THE NIGHTMARE [FrightFest 2015]

PrintE-mail Written by Joel Harley

It's the documentary about night terrors that will be sure to give you night terrors. Such is the reputation Rodney Ascher is surely hoping for with his latest dramatised documentary, detailing the sinister subject of sleep paralysis.

For the uninitiated (careful: if The Nightmare is to be believed, just reading this synopsis should be enough to cause it), sleep paralysis is a disorder which plagues many a sleeper – a waking nightmare, so to speak. The most common experience being of a shadowy figure (often wearing a hat, sometimes not) standing in the corner of one's room, slowly approaching. Occasionally, he (or she – it can also take the form of an old hag, although this is never explored here) is accompanied by minions, like a hellish Blue Man group or, well, Gru and his Minions.

Part talking head film, part Crimewatch dramatisation, The Nightmare is certainly effective, with screenings reporting audience members screaming in their seats and experiencing paralysis of their very own once tucked up in bed afterwards. The audience at FrightFest, obviously, being made of tougher stuff, where one chap was noticed to be napping through the film. Whether he experienced a visit from The Shadow Man remains to be seen. This combination of talking heads and dramatisations works particularly well, like a real-life Sinister or Insidious. There are jump scares aplenty, as well as a slowly encroaching sense of dread which hangs heavy for long after the film ends. The universal nature of nightmares (we've all had 'em, paralysis or no) means that this sense of horror hits hard, particularly during the more quietly surreal moments (one particular phone call is especially chilling).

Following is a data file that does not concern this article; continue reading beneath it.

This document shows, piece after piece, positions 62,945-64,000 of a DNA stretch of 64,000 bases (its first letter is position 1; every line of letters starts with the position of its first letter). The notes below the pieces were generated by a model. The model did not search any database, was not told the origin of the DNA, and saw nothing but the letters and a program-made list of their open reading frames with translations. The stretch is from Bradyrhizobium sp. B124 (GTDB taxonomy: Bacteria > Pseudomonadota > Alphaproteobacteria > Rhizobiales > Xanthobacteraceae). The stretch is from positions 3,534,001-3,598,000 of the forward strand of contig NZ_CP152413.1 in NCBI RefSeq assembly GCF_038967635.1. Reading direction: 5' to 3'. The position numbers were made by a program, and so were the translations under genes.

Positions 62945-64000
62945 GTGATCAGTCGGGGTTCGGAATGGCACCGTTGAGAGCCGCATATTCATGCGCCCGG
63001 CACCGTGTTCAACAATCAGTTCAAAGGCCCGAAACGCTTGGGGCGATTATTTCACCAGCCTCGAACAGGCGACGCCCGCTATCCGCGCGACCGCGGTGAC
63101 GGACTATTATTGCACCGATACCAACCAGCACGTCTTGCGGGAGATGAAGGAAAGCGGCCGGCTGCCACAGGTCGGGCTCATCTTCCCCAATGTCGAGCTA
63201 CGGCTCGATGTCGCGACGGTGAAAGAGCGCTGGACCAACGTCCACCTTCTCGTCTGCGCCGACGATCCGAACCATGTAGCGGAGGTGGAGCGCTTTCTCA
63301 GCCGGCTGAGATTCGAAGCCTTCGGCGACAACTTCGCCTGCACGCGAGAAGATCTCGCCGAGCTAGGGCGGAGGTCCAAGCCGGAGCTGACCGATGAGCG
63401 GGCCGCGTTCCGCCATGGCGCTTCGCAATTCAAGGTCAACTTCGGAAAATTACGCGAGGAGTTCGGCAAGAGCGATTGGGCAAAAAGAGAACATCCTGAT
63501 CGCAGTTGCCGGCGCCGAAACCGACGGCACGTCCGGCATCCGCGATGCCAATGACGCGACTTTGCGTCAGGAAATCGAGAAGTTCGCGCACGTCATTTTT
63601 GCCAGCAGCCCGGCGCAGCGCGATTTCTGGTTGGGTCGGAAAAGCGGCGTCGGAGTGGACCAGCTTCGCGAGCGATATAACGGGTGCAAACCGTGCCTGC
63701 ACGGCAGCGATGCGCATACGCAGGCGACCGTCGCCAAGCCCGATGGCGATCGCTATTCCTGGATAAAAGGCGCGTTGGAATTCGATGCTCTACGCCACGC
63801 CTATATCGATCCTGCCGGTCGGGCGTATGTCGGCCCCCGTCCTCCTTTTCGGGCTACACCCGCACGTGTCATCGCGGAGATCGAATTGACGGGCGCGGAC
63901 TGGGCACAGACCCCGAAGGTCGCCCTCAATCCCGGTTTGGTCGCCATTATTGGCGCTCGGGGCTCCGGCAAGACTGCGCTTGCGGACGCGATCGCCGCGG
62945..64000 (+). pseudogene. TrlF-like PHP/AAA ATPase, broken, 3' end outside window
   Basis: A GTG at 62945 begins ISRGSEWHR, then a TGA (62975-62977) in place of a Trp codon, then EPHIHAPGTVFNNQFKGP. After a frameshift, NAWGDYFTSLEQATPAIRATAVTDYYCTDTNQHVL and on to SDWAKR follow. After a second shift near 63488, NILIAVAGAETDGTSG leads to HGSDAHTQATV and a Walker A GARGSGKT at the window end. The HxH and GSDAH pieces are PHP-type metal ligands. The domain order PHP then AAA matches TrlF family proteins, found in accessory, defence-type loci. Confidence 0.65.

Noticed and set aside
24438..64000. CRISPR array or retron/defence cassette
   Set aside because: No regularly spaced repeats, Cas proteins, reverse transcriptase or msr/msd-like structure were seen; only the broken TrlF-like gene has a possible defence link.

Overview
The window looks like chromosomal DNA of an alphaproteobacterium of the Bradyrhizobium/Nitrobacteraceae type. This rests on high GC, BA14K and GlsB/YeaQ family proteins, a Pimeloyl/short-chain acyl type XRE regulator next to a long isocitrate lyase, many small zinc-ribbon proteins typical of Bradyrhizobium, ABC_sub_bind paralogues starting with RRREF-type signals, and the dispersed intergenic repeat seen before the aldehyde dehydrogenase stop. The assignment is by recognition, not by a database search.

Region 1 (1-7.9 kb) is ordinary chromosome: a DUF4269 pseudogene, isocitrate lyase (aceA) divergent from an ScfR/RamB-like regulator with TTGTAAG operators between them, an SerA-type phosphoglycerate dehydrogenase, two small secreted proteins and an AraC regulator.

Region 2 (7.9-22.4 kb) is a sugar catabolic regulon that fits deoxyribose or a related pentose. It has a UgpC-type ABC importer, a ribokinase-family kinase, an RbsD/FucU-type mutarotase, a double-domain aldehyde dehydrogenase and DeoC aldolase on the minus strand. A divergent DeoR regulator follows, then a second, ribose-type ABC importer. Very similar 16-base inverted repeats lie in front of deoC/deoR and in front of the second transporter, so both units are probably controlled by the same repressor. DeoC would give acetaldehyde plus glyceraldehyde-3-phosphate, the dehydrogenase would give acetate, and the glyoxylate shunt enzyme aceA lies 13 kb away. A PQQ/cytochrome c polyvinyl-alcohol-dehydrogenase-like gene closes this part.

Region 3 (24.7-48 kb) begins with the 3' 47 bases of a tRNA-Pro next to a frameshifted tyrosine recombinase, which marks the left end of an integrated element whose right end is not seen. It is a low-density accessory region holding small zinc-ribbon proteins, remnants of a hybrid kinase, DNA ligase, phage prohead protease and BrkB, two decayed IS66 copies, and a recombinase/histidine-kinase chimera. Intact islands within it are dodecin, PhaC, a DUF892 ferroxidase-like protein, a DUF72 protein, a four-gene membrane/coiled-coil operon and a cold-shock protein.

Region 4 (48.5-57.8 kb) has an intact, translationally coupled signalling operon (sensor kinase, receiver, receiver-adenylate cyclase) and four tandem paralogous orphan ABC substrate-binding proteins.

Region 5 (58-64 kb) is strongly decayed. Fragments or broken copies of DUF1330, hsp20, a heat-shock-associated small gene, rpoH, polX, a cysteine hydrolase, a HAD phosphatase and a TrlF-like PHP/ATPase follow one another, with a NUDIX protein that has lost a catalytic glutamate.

Still, there's the same faint bullshitty whiff to it that accompanied Ascher's majestically pretentious Room 237, and its repeated insistence that sleep paralysis can be caused simply by hearing about sleep paralysis feels particularly desperate. While there's no doubt that some will be so affected by The Nightmare, for the most part, it's as likely to give you bad dreams as an episode of Countryfile. Well, maybe a couple.

THE NIGHTMARE / CERT: TBC / DIRECTOR & SCREENPLAY: RODNEY ASCHER / STARRING: SIEGFRIED PETERS, STEPHEN MICHAEL JOSEPH, YATOYA TOY, NICOLE BOSWORTH / RELEASE DATE: TBC
 


Suggested Articles:
Every now and then, Hollywood takes a franchise that is beloved by many and adapts it for the big sc
With another summer season of superheroes and rampaging robots just around the corner, here’s a ve
No other animated Disney movie has captured audiences’ imaginations quite like Beauty and the Beas
Ben Wheatley follows up his J. G. Ballard adaptation of High Rise with an original project, Free Fir
scroll back to top

Add comment

Security code
Refresh

Other articles in Movie Reviews

POWER RANGERS 28 March 2017

LIFE 25 March 2017

BEAUTY AND THE BEAST 22 March 2017

FREE FIRE 20 March 2017

ATOMICA 14 March 2017

THE EYES OF MY MOTHER 13 March 2017

A SILENT VOICE 13 March 2017

KONG: SKULL ISLAND 04 March 2017

SEARCH/DESTROY – A STRONTIUM DOG FAN FILM 03 March 2017

GET OUT 02 March 2017

- Entire Category -

Sign up today!
Banner
Banner
Banner
Banner
Banner
Banner
Banner
Banner